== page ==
Monday, October 11, 2010

Butter Mochi

I still remember with fondness those days when I had just been married in my mid-twenties, and my sister was Director of Japanese Programs at the Sheraton Waikiki. If I close my eyes I can almost see the sunlit Surf Room of the Moana Surfrider with their lovely lunch buffet of a myriad delights, and I can almost hear the low din of happy people on holiday, with waiters and waitresses weaving through the tables neatly covered in pink and white cloths, with their pitchers full of iced tea with pineapple juice, the ice cubes lazily clunking around inside them.

The Waikiki area is a perfect beach resort, almost like a chapter in Disneyland. It's very rarely that you see things tourists don't want to see. Everything is clean and well-ordered and panders to the perfect holiday on a tropical island without some of the more unpleasant 'reality' of the tropics. You don't really notice the presence of mosquitoes or fungus growing in all manners of places, and you don't see the telltale signs of bad maintenance like chipped tiles and broken fences that you often see in many tropical areas.

The other day I was looking for a recipe with glutinous rice. This was because I had purchased some to make Puto, a Filipino steamed rice cake, and then after finding out that the recipe didn't really produce the results I wanted, I decided to look for other ways to get rid of the rest of the glutinous rice flour. This was when I came across the word 'Butter Mochi'. Someone mentioned it in the comments of a blog explaining how to make Mochi, saying that it tasted nothing like Butter Mochi and that she was terribly disappointed.

I don't think I've ever had Butter Mochi. Even though when I'm in Hawaii, the locals think I'm a local (Japanese American) who has had a 'mainland education', I don't know that much about Hawaii, and I really don't think I've ever had Butter Mochi.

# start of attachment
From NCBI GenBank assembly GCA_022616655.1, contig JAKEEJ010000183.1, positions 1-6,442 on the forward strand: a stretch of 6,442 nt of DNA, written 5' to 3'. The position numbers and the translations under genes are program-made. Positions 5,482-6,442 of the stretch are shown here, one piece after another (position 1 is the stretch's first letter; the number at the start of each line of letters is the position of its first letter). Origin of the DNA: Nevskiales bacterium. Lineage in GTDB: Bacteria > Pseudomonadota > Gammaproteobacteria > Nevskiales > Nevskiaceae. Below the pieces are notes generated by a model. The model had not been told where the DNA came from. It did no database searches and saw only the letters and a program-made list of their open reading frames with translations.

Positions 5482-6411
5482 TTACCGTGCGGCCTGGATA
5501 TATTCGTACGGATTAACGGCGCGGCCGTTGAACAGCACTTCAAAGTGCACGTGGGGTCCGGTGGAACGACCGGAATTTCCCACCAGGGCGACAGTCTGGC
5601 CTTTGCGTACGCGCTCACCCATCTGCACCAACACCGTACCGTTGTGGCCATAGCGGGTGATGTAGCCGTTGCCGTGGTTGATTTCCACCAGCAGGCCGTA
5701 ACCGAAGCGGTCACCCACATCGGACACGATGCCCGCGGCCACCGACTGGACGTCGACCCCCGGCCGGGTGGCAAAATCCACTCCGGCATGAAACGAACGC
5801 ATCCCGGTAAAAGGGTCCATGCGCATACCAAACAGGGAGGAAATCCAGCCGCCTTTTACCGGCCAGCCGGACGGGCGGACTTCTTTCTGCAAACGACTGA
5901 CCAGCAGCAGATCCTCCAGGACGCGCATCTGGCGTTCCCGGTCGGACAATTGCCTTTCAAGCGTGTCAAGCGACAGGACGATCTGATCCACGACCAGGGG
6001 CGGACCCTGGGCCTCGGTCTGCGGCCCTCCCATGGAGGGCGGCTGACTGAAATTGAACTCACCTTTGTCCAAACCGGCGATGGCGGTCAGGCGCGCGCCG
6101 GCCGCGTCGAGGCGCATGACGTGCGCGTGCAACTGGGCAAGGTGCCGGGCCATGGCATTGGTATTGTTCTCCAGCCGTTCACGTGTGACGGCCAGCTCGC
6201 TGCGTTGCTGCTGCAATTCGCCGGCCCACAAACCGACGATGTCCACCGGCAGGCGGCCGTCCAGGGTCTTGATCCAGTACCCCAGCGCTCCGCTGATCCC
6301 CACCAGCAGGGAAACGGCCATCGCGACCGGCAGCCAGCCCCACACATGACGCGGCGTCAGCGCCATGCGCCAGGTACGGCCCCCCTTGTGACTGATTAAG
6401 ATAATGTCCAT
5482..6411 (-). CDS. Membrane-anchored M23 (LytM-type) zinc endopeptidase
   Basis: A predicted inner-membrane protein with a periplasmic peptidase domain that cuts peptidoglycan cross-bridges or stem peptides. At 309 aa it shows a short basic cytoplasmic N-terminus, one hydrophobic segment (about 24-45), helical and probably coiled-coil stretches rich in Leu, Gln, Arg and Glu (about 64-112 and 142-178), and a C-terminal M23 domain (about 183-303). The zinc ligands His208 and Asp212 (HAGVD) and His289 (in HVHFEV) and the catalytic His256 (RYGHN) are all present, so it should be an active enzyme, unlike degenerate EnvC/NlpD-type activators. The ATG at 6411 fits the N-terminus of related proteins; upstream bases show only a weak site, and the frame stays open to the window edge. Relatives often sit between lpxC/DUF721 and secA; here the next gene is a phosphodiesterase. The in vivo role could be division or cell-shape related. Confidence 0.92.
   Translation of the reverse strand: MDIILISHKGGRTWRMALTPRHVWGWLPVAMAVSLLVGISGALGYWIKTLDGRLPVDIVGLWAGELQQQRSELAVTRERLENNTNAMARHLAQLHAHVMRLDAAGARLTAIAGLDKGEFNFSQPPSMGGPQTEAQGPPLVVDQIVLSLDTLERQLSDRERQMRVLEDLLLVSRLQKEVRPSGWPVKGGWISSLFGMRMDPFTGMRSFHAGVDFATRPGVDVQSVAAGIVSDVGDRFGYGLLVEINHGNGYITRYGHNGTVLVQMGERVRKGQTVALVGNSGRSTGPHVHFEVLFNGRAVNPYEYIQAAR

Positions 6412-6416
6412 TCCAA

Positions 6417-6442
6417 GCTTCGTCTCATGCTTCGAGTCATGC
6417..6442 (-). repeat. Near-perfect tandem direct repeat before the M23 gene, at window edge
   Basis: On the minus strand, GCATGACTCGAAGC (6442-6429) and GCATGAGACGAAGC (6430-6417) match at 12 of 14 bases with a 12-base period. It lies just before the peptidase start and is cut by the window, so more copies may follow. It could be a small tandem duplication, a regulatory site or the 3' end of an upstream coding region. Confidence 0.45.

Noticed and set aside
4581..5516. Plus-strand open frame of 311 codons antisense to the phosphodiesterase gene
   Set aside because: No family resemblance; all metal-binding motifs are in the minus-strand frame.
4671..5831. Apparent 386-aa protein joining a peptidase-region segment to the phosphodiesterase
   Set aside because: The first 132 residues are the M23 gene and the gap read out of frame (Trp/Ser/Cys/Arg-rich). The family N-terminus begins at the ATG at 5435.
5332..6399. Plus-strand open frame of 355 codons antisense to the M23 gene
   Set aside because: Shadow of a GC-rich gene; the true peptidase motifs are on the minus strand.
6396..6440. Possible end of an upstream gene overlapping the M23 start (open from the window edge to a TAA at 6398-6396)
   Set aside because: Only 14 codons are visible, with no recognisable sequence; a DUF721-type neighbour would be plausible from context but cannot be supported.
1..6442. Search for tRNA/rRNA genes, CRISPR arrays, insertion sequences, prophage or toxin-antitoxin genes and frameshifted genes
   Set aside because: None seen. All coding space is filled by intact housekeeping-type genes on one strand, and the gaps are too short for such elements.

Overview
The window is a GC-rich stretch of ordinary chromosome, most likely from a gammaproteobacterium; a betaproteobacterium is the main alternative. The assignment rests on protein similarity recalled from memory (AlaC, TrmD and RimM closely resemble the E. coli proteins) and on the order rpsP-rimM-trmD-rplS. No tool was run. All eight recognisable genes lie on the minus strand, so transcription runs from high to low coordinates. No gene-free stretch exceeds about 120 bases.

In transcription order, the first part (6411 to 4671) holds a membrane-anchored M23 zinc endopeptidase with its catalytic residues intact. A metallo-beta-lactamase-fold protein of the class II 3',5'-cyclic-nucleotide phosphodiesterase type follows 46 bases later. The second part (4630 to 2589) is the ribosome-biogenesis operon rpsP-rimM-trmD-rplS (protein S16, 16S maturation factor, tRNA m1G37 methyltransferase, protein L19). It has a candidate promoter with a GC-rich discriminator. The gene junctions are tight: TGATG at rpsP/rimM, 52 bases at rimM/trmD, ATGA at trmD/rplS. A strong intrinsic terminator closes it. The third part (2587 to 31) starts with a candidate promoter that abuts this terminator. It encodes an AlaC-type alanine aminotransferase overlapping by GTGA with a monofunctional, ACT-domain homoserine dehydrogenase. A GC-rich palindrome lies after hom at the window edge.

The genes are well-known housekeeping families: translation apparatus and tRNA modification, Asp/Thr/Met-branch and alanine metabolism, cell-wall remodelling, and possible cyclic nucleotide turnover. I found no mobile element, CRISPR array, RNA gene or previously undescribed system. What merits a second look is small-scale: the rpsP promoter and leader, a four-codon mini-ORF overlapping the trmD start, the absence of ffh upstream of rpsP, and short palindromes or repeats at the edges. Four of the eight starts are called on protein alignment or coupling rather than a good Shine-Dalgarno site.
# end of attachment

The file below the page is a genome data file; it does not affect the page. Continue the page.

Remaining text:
I kept the recipe lying around for days unconvinced whether I should try making it, until finally I thought: What the hell. I might as well make it, because this bastardized version of Mochi is kind of like a Japanese American and kind of like me. Although some sources speculate that Butter Mochi is a bastardized Bibingka (another Filipino rice cake) meets Portugal, I don't think it's anything like Bibingka. Whatever Butter Mochi is, I feel it's more like an accurate representation of the Hawaiian brand of East meets West. I mean if a lot of the immigrants had glutinous rice flours lying around their homes, wouldn't someone there have just come-up with this one day when they suddenly needed to bake a cake for some guests, but didn't have any ordinary wheat flour lying around? Let's just throw in the rice flour and lots of eggs and butter because rice flour isn't going to get fluffy!

So here it is. The original recipe is from here, but these are the proportions for a smaller baking pan.

Butter Mochi


312g Glutinous Rice Flour

342g Sugar

1 Tsp Baking Powder

81g Melted Butter

486 ml Whole Milk

4 small-medium eggs (3 if large)

1 Tsp Vanilla Essence*

Nearly 1 Cup Dessicated Coconut Flakes

23 cm x 23 cm Baking Pan <---Turned out to be too small. *I used my home made vanilla essence made with vodka and vanilla beans. I followed this recipe.

Step 1: Preheat the oven to 175C (350F).

Step 2: Mix all the dry ingredients in a big bowl with a beater so that it's well-mixed.